• U.S.


5 minute read
Michael Kramer

In a famous television commercial first aired six years ago, poultry tycoon Frank Perdue uses a competitor’s frozen chicken to hammer a nail into a board. Perdue’s point is simple: the law is absurd. Current rules permit poultry frozen hard as a bowling ball to be thawed at market and sold as “fresh” to an unsuspecting public. From the producer’s perspective, the rationale for this fraud is easily understood. Freezing increases shelf life, and chickens labeled “fresh” command as much as $2 a pound more than birds marketed as frozen. At current consumption levels, this rip-off costs Americans nearly $1 billion annually.

If ever a consumer-fleecing outrage demanded fixing, this is it. Yet, on balance, the current congressional rush to reform government regulations is actually a business-protection act that could ultimately retard rather than support change — and the case of “fresh” chicken illustrates the problem perfectly.

The story begins with an inane definition promulgated long ago by an Agriculture Department still too cozy with the very industries it was charged with overseeing. Despite an immutable scientific fact — the freezing point of poultry has been 26 degrees F since the beginning of time — the USDA said birds frozen all the way down to 0 degrees could be labeled and sold as “fresh.” In 1988 Perdue complained, and some courageous USDA bureaucrats tried to right matters. From then on, they proposed, only chickens whose internal temperature had never fallen below 26 degrees could be sold as fresh. It was a valiant effort — and it died quickly. The National Broiler Council, the poultry-industry trade association dominated by Tyson Foods, “raised all kinds of hell,” recalls Lester Crawford, who ran the federal food-safety service at the time. “Given their political muscle, we reverted to the idiotic, unsupportable zero-degree rule almost instantly. Twenty-six degrees wasn’t the rule even for a day.”

California then enacted its own 26 degree standard, but the Broiler Council went to court and won. Federal rules, said a frustrated U.S. appeals court, pre-empt state laws. “We affirm this absurdity,” the judges wrote. “Congress has given federal bureaucrats the power to order that frozen chickens be labeled fresh.” The Clinton Administration promised to review the issue promptly. That pledge, as an internal USDA memo reveals, was little more than a public-relations exercise designed to cover an “embarrassing” policy that “puts the USDA in the position of being anti-consumer.” A press release was issued in February 1994, and the inquiry languished. But now, with the 1996 election looming (and California’s 54 electoral votes vital to Bill Clinton’s prospects), the USDA has again promised a new rule. “Within a week,” says a usda spokesman. “Maybe in two months,” Agriculture Secretary Dan Glickman told Senator Barbara Boxer last week.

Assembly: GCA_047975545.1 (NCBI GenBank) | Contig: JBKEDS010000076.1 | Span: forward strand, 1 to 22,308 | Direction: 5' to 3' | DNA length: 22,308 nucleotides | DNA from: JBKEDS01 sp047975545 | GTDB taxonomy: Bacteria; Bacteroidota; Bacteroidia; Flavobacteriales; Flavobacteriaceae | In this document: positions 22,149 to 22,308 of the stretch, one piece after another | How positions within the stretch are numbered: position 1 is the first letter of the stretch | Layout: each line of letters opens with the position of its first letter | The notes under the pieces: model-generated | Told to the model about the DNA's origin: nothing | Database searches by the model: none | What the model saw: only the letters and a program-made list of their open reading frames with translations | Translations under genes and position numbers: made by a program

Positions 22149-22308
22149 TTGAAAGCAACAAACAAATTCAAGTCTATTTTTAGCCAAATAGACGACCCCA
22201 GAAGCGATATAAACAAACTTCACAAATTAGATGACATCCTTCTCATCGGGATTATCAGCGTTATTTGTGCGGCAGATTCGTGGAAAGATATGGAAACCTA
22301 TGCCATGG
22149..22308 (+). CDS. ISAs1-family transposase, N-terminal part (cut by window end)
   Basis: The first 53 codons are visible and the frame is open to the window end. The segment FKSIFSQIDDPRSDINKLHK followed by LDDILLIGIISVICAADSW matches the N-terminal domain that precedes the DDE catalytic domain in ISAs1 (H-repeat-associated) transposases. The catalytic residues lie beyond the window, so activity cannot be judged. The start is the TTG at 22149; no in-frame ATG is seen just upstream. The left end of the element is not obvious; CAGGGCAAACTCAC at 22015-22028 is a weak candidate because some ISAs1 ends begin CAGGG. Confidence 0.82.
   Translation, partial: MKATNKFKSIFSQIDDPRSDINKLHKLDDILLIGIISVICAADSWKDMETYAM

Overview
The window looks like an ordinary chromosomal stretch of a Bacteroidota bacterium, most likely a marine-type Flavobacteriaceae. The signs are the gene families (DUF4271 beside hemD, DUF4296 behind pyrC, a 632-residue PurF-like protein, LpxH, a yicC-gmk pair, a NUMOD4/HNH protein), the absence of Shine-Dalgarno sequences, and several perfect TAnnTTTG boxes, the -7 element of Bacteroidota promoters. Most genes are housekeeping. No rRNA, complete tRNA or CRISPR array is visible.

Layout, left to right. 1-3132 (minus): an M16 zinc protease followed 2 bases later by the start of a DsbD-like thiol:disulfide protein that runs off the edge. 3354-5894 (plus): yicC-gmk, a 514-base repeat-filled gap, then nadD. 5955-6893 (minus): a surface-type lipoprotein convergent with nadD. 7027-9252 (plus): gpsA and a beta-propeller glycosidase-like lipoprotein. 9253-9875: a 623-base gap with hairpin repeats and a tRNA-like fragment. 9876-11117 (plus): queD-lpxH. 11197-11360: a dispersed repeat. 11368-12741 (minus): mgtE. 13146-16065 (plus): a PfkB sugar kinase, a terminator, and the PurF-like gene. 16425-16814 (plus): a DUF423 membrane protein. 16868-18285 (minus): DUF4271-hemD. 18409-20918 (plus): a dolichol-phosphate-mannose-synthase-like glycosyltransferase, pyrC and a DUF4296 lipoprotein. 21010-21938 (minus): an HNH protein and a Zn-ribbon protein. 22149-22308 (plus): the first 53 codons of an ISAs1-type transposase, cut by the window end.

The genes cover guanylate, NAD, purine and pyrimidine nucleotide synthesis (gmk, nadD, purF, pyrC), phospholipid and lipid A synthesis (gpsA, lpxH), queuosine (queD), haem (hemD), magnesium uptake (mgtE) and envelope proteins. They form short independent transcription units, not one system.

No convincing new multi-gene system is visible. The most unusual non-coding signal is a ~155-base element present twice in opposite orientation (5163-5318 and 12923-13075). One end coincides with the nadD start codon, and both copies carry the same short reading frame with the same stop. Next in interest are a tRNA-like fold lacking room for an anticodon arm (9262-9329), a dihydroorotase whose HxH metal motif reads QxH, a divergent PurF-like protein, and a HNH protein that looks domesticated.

But even if the USDA finally fixes this fraud by adopting a 26 degree rule, it could be undermined in three ways:

1) Embracing the G.O.P.’s call for cost-benefit analyses in rule making, the chicken industry is carping that it will lose profits if it has to start putting frozen on defrosted poultry. “There is little or no market for poultry that cannot be labeled or marketed as ‘fresh,'” the Broiler Council argued in the California case. Senator Boxer responds, “Why should eliminating a fraud be called a cost?” She nevertheless concedes that Big Chicken “may prevail even if the rule’s actually promulgated, since the industry would litigate for years.”

2) Led by Virginia Senator John Warner, 19 Senators from the Southeast’s poultry-producing states want a “temperature variance” added to the rule. With no scientific basis for their view, the Senators — in language lifted from a Broiler Council paper — plead the difficulty of keeping truck temperatures constant during cross-country trips. Set the standard at 24¡, they say. “In our business,” explains chicken producer Robert Zacky, who sells only fresh poultry, “it’s sell ’em or smell ’em.” Dropping the temperature those two degrees would extend a frozen chicken’s shelf life by two weeks, a big-bucks win for the industry.

3) The nuttiest result would take advantage of the split jurisdiction between the agencies that regulate the nation’s food supply. The usda may adopt the 26 degree rule and mandate the words “previously frozen” on poultry that’s reached a lower temperature, but it may still allow producers, in their brand names, to call their chicken fresh. The Food and Drug Administration, which regulates fish and most food, has outlawed such confusion. Ragu, for instance, can no longer label its reconstituted product fresh Italian pasta sauce. “I don’t think we’ll follow the FDA’s example,” says Charles Edwards, the usda’s top food-ingredient assessor. So the words “previously frozen” may eventually appear on poultry packages that are still named Farm Fresh. “It’s completely crazy and out of hand,” says Representative Gary Condit. “What’s fresh is fresh; what’s frozen is frozen. What’s frozen shouldn’t be called fresh, period.”

If the 26 degree rule is set with crippling caveats, Condit and Boxer promise a fight to stall the farm bill, which is enacted only once every five years and is up for renewal right now. Given the poultry industry’s clout, their chances of victory seem slim. When the fight is over, it may still be the law that “fresh” means only that a chicken is dead.

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